Is home 3D printing practical? Let's do the Time Warp again.

By Warren Volkmann, Editor
HP Developers' Portal

Every time I see an advertisement for a home 3D printer, it’s déjà vu all over again. I am mentally transported back in time to the dawn of the home computer era.

3D printers today are so geeky cool, just like home computers were back in the 1980s. What gadget junkie wouldn’t want one, right? The price of 3D printers is coming down fast. Some are selling for just $500. That’s on par with an Xbox with Kinect. Suddenly I can afford a home 3D printer.

The idea of a 3D printer in my family room sets me to bouncing in my chair. I pour over the reviews and ratings until I find the one I want. I drop it into my virtual shopping cart. I hover over the “checkout” button, but then I hesitate.

The “Practical Spouse Question” echoes in my mind:

“What useful things can you make with a home 3D printer today?”

Cool...yes. Practical...no. (Source: Wikimedia Commons)

 

Hmmmmm. Doll house furniture? Doll heads in different colors? Colorful plastic paper clips? A replacement for the long-lost battery cover on the TV remote? Or how about extra letter tiles for Scrabble? (Who couldn’t use an extra X, Q, and Z up their sleeve? Those three letters alone are worth 28 points.) 

Inevitably, I am forced to conclude that the answer to the Practical Spouse Question is:

“Not much.”

Dismayed, I abandon my cart and log off. Home 3D printing remains a tantalizing solution in search of a need.

Timewarped again

And that’s when it happens. I drop through a time warp that transports me back to 1981, the year I became a technology reporter right out of college. Home computers were just hitting the market. Atari was the undisputed leader with the Commodore 64 coming on strong. Texas Instruments borrowed Amway’s multi-level marketing business model and was selling its 99/4A out of garages. Radio Shack jumped in with the TRS-80 Model 100, the first affordable and widely available laptop. And IBM finally recognized the home market with its introduction of the PC Jr., complete with wireless keyboard.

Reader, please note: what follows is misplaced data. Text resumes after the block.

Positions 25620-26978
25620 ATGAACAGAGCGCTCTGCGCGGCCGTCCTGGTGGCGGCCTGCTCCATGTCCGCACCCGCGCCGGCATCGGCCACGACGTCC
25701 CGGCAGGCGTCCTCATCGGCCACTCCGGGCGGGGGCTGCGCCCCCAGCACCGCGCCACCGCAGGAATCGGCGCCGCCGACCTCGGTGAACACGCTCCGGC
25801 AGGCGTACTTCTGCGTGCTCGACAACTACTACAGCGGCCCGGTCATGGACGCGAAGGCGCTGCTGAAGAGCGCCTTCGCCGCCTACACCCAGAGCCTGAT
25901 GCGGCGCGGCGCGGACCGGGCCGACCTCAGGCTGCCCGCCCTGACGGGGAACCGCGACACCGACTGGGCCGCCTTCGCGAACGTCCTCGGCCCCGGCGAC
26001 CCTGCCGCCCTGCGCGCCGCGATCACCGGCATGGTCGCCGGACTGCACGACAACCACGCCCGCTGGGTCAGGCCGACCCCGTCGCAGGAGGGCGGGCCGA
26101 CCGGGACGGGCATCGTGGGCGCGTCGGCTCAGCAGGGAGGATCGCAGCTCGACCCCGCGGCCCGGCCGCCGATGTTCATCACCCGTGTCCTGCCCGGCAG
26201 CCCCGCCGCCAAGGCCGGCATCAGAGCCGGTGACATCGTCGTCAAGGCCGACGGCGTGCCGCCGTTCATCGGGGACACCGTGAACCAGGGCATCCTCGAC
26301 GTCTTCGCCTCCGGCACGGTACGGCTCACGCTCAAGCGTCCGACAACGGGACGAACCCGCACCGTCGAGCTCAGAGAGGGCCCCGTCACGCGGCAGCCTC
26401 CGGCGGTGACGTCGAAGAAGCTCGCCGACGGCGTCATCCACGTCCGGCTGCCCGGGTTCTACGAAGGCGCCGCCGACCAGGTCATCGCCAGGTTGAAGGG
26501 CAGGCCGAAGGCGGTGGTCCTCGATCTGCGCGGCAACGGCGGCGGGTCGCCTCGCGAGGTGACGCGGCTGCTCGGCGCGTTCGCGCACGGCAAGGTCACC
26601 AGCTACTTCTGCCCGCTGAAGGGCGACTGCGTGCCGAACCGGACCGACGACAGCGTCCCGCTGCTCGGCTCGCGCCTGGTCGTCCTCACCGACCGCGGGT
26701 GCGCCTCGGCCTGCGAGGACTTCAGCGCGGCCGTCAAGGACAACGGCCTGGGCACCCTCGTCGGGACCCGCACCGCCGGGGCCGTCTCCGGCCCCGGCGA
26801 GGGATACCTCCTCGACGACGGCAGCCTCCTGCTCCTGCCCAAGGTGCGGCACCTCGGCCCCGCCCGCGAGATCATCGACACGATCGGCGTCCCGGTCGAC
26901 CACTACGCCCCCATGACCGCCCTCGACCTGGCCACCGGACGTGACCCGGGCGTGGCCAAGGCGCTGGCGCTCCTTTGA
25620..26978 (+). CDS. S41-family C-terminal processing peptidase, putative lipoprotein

As a tech reporter, I reviewed them all. And as every good journalist should, I hit the tech marketers with the Practical Spouse Question:

“What practical things can you do with a home computer today?”

I wanted them to have great answers. I really did. But for years the answer was always the same: “Play games…learn to program…balance your checkbook.”

I was forced to conclude that for home computers in the early ‘80s, the answer to the Practical Spouse Question was:

“Not much.”

Even the founders of Intel, the company that manufactured most of the microprocessors that drove the home computing revolution, couldn’t think of a home application.

In an interview on National Public Radio about the origins of the home computer, Intel’s Andy Grove said, “We were exposed to Apple’s early products, but I could not imagine anything but trivial applications, such as keep your recipes in the kitchen.”

Life gone digital